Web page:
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Tibetan Buddhist Child Monks of Tsechokling Monastery add artistic flavor to McLeod Ganj

October 26, 2009

ALEX O. BLEECKER
The Tibet Post
October 24, 2009

Dharamshala -- Nestled against the cliff off an
alley leading down from McLeod Ganj's main
square, the Tsechokling Monastery generally goes
unknown to those who have no specific business
there; its location seems like it was chosen for
secrecy. On Wednesday October 22, however,
Tsechokling's secret was out, as it opened its
doors to locals and foreigners alike for a
one-day mixed media art exhibition organized by
the Half Moon Project entitled "Inner
Reflections: A Creative Journey through Art by
Tibetan Buddhist Child Monks of Tsechokling Monastery."

After the ten minute walk that winds down stairs
through the monastery grounds, visitors reached
the gallery space where they were greeted by a
matrix of striking, stencil portraits of monks
spray-painted on silver metallic surfaces. Stark
and powerful, upon initial viewing visitors
thought the portraits may be a tribute to Tibetan
political prisoners, though soon learned they
were self-portraits created by the child monks themselves.

The gallery space itself was a simple square room
with west-facing windows that, late in the day,
illuminated the art, giving it a mystical,
glowing quality. The exhibition was divided into
themes including monastic life, personal
connections to Buddhism, visions of an ideal
society, and aspirations for the future. "Value:
Respect," a collaborative diptych painting by
Ngawang (13), Thupten (15), Sangay (12), and
Mingmar (16), depicts a contented child monk
seated in the left panel, then prostrating before
a shrine on the right. As monastic residents,
meditation and prostration are integral
activities in the child monks' daily lives.

For two months, three facilitators ran 3½ hour
daily workshops wherein they introduced the young
monks to various artistic media (including paint,
clay, stencil, and pin-hole photography in
anticipation of the exhibition. "The Magical
Garden," a collaborative painting by four of the
artists that depicts a fantastical scene in which
plants and animals grow and thrive in harmony,
hints at the vibrant colors and liberation from
conventions of a Kandinsky painting. "Everything
is coming together," explained Ngawang Tsering, a
13-year-old from Sikkim and one of the
collaborating artists. "There are five suns, all
with magical powers to make things grow," he
elaborated, explaining why the insects are larger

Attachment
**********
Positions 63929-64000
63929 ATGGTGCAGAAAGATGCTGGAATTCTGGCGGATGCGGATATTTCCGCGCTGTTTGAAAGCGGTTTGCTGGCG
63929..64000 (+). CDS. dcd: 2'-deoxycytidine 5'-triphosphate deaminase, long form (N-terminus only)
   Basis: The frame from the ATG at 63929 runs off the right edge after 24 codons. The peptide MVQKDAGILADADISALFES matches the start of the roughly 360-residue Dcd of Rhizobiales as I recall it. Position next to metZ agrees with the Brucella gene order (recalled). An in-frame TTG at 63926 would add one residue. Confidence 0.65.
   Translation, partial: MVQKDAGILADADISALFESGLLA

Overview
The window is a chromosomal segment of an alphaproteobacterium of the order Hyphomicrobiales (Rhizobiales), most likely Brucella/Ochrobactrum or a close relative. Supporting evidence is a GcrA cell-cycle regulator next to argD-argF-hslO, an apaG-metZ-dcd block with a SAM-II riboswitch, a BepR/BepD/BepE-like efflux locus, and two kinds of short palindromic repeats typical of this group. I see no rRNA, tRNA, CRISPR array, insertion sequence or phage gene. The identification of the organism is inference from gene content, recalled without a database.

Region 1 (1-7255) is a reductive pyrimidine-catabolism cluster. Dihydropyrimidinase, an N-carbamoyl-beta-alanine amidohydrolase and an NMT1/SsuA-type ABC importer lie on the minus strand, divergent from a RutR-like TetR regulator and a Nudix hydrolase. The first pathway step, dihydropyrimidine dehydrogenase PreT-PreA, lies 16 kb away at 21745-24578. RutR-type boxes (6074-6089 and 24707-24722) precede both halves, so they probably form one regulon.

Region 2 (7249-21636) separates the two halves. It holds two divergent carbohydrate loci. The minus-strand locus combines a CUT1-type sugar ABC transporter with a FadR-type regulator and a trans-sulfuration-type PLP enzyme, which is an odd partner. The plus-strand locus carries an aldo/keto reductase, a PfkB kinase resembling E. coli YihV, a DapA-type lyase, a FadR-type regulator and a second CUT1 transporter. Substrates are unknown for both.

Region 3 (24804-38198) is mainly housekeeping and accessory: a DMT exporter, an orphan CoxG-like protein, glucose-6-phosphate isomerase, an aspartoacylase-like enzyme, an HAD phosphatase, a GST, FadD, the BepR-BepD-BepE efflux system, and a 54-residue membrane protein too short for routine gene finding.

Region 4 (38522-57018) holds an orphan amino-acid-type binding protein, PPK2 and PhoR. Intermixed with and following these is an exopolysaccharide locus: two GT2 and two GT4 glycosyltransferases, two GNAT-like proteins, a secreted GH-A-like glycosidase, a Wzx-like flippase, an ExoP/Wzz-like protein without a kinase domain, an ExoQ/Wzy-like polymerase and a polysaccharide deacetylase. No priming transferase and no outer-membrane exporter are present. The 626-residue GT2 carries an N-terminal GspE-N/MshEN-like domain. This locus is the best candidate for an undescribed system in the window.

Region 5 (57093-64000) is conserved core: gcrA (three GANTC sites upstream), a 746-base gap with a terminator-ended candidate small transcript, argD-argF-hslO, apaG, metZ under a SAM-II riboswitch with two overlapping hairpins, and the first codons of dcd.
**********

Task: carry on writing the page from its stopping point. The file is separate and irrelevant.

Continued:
than the fruit, which are larger than the suns.
"Everything grows in unconventional shapes and
forms," added Priyanka Singh, one of the
facilitators of the project. Of the 15 child
monks at Tsechokling between the ages of 10 and
17, all nine of those who volunteered for the
project come from Sikkim, Nepal, or Darjeeling.
Like Ngawang, most come from working class
families who still live in their home villages some 1,000 km away.

Working on a Take Off 2009 grant from His
Holiness' Foundation of Universal Responsibility
(FUR), the project was organized by the Half Moon
Project which, its website
(thehalfmoonproject.blogspot.com) explains, is an
arts initiative committed to providing "child
monks with a means to express their experiences
of Tibetan monastic life and spirituality." Based
on the belief in the power of art to transcend
social, cultural, and economic barriers, the
organization is comprised of three individuals
that are deeply dedicated to unlocking the
artistic potential of young monks: Priyanka
Singh, a documentary photographer based in Delhi,
Tenzin Wangden, a residential monk and teacher at
the monastery, and Sonia Tomasiello a creative
arts therapist. This year's FUR Take Off grants
were given specifically to commemorate fifty
years of Tibetan exile in India, a perfect match for the Half Moon Project.

"Our intention was to give the children a chance
to express themselves. We are very impressed with
their work," said Wangden, who has been at
Tsechokling since 1986. Last year ten Take Off
grants were awarded to individual artists working
in a variety of media. This was the first given
to an organization working specifically with
child monks. Sometime in 2010, these youngsters'
art will be part of a larger collective exhibition in Delhi.
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